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FRAMING QUENTIN BLAKE PART ONE


In our latest blog, Richard Best, speaks to Director of blackShed Gallery, Kenton Lowe and Assistant Curator at Jerwood Gallery, Victoria Howarth, about what makes a frame in the run up to the opening of Quentin Blake: Life Under Water - A Hastings Celebration

Every artwork must decide on a frame, even if the choice is not to have one. In this two-part blog I will be exploring Jerwood Gallery’s approach to frames and how this will affect their forthcoming summer exhibition, Quentin Blake: Life Under Water – A Hastings Celebration.
 
The Jerwood Collection is comprised of an eclectic mix of artworks from many different periods and styles, and visitors often comment on the great variety of frames that complete these works. When a new work is purchased for the collection it remains in its given frame, which is often the original housing chosen and provided by the artist or their representative galleries. But occasionally the gallery will choose to reframe a work before an exhibition and a great deal of consideration goes into the look and style of these frames.
 
This week I spoke with Jerwood Gallery’s Assistant Curator, Victoria Howarth and blackShed Gallery Director, Kenton Lowe to discuss their ideas about what makes the perfect frame.
 
In contemporary art it is preferred that the frame draws attention to the work but in itself is rarely appreciated; this speaks very clearly of the exceptional importance of outstanding quality frames. They should be impeccably made and perfectly in-keeping with the intended aesthetic of the artwork. For this process to begin it is important that the framer is able to establish an inti-mate understanding of the work and its purpose.
 
For Kenton, this has meant sometimes deciding not to frame the work, "I have hung complete shows without framing; an unframed exhibition almost becomes an installation and can look really cool." In contrast, Victoria recalls artist Jeffery Camp, who would paint his frames and consider this to be part of the creation of the work. For me, the most notable example of high impact framing was during an exhibition of printed wooden panels in Martin Brockman’s, London Road. These works were visually striking yet a little imposing as an unframed collection in a gallery space, but the use of a simple frame allowed these pieces to assume a singular identity and 'fit' the aesthetic of a homely interior.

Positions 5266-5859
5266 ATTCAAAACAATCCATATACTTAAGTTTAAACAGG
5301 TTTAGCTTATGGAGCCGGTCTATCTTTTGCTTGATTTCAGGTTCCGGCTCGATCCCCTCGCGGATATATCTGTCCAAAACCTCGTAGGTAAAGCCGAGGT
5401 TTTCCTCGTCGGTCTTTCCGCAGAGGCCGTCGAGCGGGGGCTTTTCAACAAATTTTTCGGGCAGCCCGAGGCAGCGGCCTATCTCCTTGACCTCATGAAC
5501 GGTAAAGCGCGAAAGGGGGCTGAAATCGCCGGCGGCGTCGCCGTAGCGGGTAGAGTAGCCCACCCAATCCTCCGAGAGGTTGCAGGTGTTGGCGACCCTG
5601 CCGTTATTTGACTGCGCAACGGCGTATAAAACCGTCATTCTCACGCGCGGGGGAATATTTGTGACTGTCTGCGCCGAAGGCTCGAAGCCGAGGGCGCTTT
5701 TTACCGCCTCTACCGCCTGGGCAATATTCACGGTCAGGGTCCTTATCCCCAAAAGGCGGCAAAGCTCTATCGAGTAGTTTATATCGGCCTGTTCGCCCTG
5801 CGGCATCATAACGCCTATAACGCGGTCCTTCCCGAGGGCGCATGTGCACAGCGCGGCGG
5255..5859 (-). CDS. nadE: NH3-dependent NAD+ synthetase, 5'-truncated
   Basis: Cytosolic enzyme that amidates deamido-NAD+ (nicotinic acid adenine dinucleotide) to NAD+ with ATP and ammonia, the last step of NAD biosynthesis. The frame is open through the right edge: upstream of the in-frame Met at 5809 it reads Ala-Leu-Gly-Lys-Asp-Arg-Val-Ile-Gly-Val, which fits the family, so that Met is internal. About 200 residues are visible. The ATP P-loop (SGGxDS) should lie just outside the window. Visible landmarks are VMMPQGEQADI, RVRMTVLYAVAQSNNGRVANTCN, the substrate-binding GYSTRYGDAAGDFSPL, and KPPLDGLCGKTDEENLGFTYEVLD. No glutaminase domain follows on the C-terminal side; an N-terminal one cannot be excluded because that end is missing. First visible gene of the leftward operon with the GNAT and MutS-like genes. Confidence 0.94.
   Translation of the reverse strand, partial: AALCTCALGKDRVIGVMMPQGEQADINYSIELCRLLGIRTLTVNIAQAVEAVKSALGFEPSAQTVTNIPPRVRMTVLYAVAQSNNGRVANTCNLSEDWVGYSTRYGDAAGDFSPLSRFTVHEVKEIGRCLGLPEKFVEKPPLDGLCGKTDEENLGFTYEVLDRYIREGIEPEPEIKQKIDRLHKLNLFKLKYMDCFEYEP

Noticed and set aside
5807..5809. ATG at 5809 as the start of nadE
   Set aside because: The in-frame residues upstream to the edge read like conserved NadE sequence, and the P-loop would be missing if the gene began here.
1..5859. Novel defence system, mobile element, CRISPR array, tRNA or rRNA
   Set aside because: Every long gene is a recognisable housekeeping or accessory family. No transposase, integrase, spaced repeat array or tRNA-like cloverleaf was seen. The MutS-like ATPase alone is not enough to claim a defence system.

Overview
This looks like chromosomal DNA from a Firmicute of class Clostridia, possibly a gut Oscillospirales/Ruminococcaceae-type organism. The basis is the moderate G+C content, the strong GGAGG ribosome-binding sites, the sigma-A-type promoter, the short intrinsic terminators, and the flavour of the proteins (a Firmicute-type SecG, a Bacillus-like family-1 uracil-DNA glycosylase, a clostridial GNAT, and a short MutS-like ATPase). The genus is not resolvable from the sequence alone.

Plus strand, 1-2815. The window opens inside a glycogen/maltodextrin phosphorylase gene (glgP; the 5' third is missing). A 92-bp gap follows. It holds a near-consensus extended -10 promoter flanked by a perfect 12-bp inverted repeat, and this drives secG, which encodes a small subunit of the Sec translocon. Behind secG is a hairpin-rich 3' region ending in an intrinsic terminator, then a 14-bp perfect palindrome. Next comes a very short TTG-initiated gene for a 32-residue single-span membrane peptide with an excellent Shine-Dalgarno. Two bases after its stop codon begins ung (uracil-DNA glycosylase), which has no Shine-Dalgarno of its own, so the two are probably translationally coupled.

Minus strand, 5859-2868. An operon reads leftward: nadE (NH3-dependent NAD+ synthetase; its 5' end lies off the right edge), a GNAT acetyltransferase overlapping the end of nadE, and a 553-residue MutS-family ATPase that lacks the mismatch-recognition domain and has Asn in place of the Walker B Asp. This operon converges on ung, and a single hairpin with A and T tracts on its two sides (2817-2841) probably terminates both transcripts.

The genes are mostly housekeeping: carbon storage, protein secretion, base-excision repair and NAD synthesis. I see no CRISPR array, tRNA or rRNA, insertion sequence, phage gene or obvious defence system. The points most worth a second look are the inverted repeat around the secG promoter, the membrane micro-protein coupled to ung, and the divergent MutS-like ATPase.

The newly commissioned exhibition, Quentin Blake: Life Under Water – A Hastings Celebration, has arrived directly from Quentin Blake’s studio - his exquisite watercolour drawings still fresh in their pure unbound paper format – and Jerwood Gallery has invited Kenton to create 26 bespoke frames that should reflect Jerwood Gallery's space whilst giving the work an unmissable presence.
 
The process of framing Quentin Blake’s exhibition began at the gallery. Kenton met with Director Liz Gilmore, and Gallery Development Manager Shelley Mullane, to discuss the work at length and develop an understanding of how it would most appropriately be incorporated into the gallery space. As the title suggests, the exhibition really is a celebration of Hastings and so a feeling of location was considered very important. It was agreed that a simple wooden frame would subtly reflect the gallery’s pale oak floors while hinting at the nearby beach huts and pebbles. Once their conclusions had been drawn, Kenton confirmed that “Quentin Blake was involved in the final decisions regarding framing and was absolutely thrilled by our choice.”
 
To coincide with the opening of Quentin Blake: Life Under Water – A Hastings Celebration on Thursday 2 July, my next blog  will take a closer look at the technical specification of the frames and give an impression of the exhibition once it has reached the walls of Jerwood Gallery.

Richard Best is a published visual arts writer living and working in Sussex. Whilst writing exhibition reviews for the blackShed gallery over the past two years and creating a successful independent arts blog, Richard has developed an honest and informed writing style that reflects his experiences and involvement with the art that he explores.

Find out more about blackShed Gallery here.

Image: Director of blackShed Gallery, Kenton Lowe.